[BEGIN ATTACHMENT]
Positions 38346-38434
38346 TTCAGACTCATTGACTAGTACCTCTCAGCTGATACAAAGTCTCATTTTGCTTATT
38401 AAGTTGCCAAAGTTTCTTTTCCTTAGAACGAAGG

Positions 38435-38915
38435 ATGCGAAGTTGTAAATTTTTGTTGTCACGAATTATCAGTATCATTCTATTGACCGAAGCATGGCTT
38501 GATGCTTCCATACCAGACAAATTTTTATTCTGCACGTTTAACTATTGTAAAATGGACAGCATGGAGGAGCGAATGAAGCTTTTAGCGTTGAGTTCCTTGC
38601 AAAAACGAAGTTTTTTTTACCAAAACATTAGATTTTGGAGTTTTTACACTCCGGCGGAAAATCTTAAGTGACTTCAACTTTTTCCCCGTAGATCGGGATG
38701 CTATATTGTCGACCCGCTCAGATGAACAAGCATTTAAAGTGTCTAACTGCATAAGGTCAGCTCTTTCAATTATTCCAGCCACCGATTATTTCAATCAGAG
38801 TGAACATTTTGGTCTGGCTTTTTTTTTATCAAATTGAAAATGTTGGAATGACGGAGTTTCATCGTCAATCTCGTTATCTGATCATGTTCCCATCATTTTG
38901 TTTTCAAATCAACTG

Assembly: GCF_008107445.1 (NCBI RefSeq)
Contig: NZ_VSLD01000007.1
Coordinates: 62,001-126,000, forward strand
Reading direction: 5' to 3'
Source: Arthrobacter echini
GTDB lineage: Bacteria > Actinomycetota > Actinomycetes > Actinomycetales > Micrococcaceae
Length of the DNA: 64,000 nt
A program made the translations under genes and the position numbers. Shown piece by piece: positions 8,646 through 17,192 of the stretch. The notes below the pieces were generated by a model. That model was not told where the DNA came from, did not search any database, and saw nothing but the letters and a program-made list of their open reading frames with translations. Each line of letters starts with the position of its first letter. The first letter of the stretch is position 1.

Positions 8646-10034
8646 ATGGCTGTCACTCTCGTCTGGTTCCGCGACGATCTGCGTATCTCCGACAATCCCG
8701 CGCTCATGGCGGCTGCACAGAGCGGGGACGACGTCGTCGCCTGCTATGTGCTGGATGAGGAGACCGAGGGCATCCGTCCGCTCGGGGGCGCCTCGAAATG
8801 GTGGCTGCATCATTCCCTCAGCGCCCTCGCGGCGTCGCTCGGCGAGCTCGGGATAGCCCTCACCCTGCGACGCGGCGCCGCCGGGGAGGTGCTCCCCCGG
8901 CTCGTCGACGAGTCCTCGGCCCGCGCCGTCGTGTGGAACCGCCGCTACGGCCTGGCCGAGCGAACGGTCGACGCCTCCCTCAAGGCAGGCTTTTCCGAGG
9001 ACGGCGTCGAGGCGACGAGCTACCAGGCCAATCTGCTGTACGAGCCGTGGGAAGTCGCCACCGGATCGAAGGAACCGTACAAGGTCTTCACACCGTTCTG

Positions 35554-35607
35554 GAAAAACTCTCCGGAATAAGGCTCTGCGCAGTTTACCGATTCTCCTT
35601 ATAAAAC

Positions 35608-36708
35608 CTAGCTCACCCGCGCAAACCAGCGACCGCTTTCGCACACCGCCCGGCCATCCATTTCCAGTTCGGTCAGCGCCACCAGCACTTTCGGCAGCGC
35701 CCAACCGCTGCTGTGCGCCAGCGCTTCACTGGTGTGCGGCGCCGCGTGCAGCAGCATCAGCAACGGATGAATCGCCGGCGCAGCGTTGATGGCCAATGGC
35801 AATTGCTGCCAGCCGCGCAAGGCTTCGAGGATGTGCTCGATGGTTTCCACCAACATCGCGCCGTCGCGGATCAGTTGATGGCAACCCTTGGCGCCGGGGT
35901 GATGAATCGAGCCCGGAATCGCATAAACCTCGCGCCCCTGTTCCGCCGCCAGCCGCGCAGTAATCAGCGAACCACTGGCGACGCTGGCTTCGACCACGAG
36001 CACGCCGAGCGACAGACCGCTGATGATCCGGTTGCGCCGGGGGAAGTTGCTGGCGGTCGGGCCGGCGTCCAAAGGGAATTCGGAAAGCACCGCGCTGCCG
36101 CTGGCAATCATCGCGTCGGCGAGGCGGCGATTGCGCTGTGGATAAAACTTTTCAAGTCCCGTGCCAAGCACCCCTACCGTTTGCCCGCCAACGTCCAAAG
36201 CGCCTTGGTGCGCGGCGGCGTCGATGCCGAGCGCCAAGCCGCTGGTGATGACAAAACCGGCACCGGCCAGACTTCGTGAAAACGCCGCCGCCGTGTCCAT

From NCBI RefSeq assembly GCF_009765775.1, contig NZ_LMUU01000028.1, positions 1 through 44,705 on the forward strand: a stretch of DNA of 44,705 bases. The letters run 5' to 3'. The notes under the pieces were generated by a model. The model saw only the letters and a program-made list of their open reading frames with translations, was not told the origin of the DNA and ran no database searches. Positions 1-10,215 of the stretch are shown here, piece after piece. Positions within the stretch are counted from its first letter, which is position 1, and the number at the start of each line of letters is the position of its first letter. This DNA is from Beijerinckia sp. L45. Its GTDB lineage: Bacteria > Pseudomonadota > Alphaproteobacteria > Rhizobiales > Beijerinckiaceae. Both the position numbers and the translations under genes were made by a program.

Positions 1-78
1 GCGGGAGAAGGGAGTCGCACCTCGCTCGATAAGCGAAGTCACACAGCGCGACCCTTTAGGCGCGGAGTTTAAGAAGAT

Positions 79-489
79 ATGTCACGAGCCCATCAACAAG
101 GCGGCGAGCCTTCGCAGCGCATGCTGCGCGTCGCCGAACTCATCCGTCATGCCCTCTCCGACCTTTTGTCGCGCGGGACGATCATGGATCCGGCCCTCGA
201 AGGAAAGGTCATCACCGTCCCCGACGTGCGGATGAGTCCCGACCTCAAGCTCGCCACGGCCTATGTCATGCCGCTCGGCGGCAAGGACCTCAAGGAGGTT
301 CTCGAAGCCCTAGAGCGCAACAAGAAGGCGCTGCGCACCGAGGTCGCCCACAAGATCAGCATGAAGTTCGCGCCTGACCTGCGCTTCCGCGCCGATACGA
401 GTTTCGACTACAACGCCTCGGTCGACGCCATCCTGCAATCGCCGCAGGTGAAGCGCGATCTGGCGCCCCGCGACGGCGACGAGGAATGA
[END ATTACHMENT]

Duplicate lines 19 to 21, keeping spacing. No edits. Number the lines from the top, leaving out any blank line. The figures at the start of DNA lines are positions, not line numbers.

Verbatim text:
Positions 8646-10034
8646 ATGGCTGTCACTCTCGTCTGGTTCCGCGACGATCTGCGTATCTCCGACAATCCCG
8701 CGCTCATGGCGGCTGCACAGAGCGGGGACGACGTCGTCGCCTGCTATGTGCTGGATGAGGAGACCGAGGGCATCCGTCCGCTCGGGGGCGCCTCGAAATG